I want to, first of all, thank the University’s management for inviting me to speak at this convocation ceremony..
Secondly, let me congratulate the students who are graduating into a new phase of life. But let me quickly remind you that this is just one lap in the race of life which everyone is expected to run.
I must acknowledge all parents and guardians who are here today to honour their sons, daughters and wards. I cannot fail to appreciate our faculty members. I reckon that it must be a daunting task to be an academic in a Nigerian university today. You do not need to look further than objectively examine some of the issues in contention whenever the Academic Staff Union of Universities (ASUU) embarks on strike.
Let me make a second confession. I was intrigued by the choice of the topic given to me ‘
Many questions agitated my mind as to why the University would be interested in this topic in the first instance. What does the university management stand to gain from having these issues examined in a public sphere?
If you Google the word “moral”, you will find the following synonyms associated with it — to be ethical, honest, decent or honorable. “Decay”, according to the Oxford Dictionary, means to ‘deteriorate, rot or decompose; or fall into disrepair’. Consequently, in the context of the subject matter of our discourse, we could say that a season of economic and moral decay would, among other things, connote declining quality of life, shrinking economic opportunities and our society’s retreat from what is ethical, right, honest, decent and honorable.
Reflecting on the education sector in a state of economic and moral decay, I would like to recall the thought-provoking summation of John U. Nwalor, to jump-start our discussion. Hear him: “the educational system today has to contend with examination malpractices of various types, admissions racketeering, and records falsification and misrepresentation as well as other vices that threaten its survival. From all this, most sadly, has evolved a culture of aspiring to that which the individual is not qualified for.”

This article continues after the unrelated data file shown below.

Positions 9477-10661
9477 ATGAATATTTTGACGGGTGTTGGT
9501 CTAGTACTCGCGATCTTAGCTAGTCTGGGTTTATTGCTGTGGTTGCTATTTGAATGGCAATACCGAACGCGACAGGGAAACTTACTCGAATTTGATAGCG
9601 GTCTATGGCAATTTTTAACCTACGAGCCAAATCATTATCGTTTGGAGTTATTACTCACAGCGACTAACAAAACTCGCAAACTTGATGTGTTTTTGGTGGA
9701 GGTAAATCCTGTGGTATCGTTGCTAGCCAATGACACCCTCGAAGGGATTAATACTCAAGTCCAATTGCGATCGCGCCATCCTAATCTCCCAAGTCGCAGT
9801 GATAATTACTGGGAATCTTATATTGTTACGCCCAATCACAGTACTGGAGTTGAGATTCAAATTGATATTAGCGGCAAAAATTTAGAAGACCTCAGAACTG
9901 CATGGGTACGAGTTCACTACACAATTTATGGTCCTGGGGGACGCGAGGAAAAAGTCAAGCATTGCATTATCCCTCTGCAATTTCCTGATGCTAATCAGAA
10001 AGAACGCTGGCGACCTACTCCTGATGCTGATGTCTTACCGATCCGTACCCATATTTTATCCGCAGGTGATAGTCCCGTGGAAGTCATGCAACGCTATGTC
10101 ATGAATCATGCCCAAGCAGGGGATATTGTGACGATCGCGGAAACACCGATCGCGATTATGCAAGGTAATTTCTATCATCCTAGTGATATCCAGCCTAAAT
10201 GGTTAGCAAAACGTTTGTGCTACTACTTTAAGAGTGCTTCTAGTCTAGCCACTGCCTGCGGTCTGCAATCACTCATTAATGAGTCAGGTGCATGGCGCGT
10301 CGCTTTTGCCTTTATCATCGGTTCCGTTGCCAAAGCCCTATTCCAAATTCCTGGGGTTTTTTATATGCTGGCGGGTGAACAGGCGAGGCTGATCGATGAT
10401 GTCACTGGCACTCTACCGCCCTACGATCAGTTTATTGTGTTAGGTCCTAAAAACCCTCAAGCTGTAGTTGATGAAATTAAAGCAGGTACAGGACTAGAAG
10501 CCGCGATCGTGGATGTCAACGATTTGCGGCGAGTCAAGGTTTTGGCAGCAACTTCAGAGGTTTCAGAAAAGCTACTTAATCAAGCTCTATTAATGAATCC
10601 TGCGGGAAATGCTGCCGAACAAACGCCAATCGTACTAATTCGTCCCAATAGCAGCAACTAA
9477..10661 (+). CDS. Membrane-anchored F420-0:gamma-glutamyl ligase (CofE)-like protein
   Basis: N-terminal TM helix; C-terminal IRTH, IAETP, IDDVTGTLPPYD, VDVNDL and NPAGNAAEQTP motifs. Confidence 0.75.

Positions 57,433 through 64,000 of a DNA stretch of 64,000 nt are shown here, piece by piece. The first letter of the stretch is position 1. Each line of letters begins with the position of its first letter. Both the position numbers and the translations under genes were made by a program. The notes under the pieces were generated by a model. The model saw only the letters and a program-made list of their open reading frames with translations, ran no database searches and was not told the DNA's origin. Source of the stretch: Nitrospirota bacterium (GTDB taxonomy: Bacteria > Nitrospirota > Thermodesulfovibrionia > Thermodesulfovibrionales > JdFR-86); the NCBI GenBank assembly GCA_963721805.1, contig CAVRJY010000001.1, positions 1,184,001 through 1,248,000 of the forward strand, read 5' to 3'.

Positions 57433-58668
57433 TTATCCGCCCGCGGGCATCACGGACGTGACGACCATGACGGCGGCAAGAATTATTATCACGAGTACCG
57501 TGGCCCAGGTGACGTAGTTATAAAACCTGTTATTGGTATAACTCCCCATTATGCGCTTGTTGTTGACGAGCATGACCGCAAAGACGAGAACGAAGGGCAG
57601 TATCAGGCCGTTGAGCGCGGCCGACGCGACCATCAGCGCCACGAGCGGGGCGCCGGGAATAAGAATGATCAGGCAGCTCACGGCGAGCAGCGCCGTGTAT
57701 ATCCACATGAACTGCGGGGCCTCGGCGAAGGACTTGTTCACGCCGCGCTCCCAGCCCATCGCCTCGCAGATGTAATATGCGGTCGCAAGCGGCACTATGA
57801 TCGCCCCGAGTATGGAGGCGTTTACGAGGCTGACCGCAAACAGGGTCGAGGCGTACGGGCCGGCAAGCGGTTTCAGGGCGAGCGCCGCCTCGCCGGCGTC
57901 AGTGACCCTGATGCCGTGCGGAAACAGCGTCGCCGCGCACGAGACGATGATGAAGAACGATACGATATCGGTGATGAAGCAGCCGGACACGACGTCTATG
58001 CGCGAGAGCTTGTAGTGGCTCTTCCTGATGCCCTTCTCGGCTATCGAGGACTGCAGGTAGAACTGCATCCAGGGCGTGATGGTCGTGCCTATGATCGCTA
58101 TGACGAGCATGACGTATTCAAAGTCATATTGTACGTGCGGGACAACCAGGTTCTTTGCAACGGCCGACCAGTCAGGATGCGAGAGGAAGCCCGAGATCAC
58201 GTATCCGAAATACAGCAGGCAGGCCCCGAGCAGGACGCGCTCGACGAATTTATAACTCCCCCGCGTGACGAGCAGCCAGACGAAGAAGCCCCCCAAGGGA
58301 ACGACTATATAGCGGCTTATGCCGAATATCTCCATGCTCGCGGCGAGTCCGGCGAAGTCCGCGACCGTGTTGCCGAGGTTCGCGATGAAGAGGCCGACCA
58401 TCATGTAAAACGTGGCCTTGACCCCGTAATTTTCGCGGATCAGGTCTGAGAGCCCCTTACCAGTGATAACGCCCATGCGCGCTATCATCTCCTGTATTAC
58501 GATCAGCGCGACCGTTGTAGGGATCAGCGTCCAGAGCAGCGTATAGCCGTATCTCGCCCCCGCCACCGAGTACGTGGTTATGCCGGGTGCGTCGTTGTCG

Departure from Core Values of our Society
Let me begin with the Biblical injunction that ‘the truth will set us free.’ I personally believe that it is only in telling ourselves a few home truths and accepting the reality of our situation that we can commence the journey of true healing and redemption for the nation.
I want to suggest that at the heart of the economic and moral decay in our society is the steady but unmitigated departure from what we used to stand for as a people. We used to pride ourselves as a hardworking, honest and caring people who prefer our good name to ill-gotten wealth. We used to believe in what is right, what is fair and what is just and reasonable. But not anymore!
I did commend the parents/guardians for their sacrifices in investing in the education of their children, which makes our gathering here today possible. They deserve that commendation. But if truth must be told, investing in the education of our children is probably the easy piece. This,to most parents, only requires making financial contributions. In my view, educating a child takes more than paying fees. This is one job without retirement. The more arduous and enduring task is to commit to inculcate the right values in our children. The Holy Book enjoins us in Proverbs 22: 6 to “train up a child in the way he should go, and when he is old he will not depart from it”. In this regard, permit me to say that some parents may have abandoned their number one responsibility, and inadvertently set these young ones up for failure in life. These days, what you see or hear some parents do is not just mind boggling, it is plainly unconscionable.
Many parents go to any length to circumvent all rules and decency to make their children get ahead. What moral authority do we have over children for whom we have to influence their admission, pay someone to sit for their examinations and or bribe and intimidate lecturers to award undeserved grades to them?